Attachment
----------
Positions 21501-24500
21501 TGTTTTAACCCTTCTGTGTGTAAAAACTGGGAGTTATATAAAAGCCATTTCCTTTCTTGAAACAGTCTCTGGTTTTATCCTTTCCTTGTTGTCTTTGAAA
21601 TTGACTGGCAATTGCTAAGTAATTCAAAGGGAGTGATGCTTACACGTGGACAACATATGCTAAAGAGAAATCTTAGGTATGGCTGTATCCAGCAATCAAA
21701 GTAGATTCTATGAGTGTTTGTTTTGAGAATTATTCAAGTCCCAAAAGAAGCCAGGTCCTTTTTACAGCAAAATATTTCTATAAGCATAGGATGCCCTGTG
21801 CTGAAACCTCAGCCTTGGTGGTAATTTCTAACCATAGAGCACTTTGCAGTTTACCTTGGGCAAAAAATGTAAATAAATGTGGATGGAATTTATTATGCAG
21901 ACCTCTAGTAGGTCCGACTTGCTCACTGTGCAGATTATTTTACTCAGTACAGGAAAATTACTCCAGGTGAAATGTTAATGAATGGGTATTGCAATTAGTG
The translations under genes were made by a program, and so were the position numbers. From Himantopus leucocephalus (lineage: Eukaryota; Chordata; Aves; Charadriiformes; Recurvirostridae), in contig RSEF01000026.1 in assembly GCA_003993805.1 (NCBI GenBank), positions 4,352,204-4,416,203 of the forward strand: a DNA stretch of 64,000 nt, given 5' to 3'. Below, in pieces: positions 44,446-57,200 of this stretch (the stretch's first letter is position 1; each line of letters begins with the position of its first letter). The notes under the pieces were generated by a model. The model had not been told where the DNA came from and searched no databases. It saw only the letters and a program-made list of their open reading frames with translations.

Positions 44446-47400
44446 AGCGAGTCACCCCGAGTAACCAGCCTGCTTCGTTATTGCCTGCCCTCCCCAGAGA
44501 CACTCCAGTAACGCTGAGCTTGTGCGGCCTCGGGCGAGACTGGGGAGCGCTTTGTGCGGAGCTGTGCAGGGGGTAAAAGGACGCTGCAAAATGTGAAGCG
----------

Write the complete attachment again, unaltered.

Positions 21501-24500
21501 TGTTTTAACCCTTCTGTGTGTAAAAACTGGGAGTTATATAAAAGCCATTTCCTTTCTTGAAACAGTCTCTGGTTTTATCCTTTCCTTGTTGTCTTTGAAA
21601 TTGACTGGCAATTGCTAAGTAATTCAAAGGGAGTGATGCTTACACGTGGACAACATATGCTAAAGAGAAATCTTAGGTATGGCTGTATCCAGCAATCAAA
21701 GTAGATTCTATGAGTGTTTGTTTTGAGAATTATTCAAGTCCCAAAAGAAGCCAGGTCCTTTTTACAGCAAAATATTTCTATAAGCATAGGATGCCCTGTG
21801 CTGAAACCTCAGCCTTGGTGGTAATTTCTAACCATAGAGCACTTTGCAGTTTACCTTGGGCAAAAAATGTAAATAAATGTGGATGGAATTTATTATGCAG
21901 ACCTCTAGTAGGTCCGACTTGCTCACTGTGCAGATTATTTTACTCAGTACAGGAAAATTACTCCAGGTGAAATGTTAATGAATGGGTATTGCAATTAGTG
The translations under genes were made by a program, and so were the position numbers. From Himantopus leucocephalus (lineage: Eukaryota; Chordata; Aves; Charadriiformes; Recurvirostridae), in contig RSEF01000026.1 in assembly GCA_003993805.1 (NCBI GenBank), positions 4,352,204-4,416,203 of the forward strand: a DNA stretch of 64,000 nt, given 5' to 3'. Below, in pieces: positions 44,446-57,200 of this stretch (the stretch's first letter is position 1; each line of letters begins with the position of its first letter). The notes under the pieces were generated by a model. The model had not been told where the DNA came from and searched no databases. It saw only the letters and a program-made list of their open reading frames with translations.

Positions 44446-47400
44446 AGCGAGTCACCCCGAGTAACCAGCCTGCTTCGTTATTGCCTGCCCTCCCCAGAGA
44501 CACTCCAGTAACGCTGAGCTTGTGCGGCCTCGGGCGAGACTGGGGAGCGCTTTGTGCGGAGCTGTGCAGGGGGTAAAAGGACGCTGCAAAATGTGAAGCG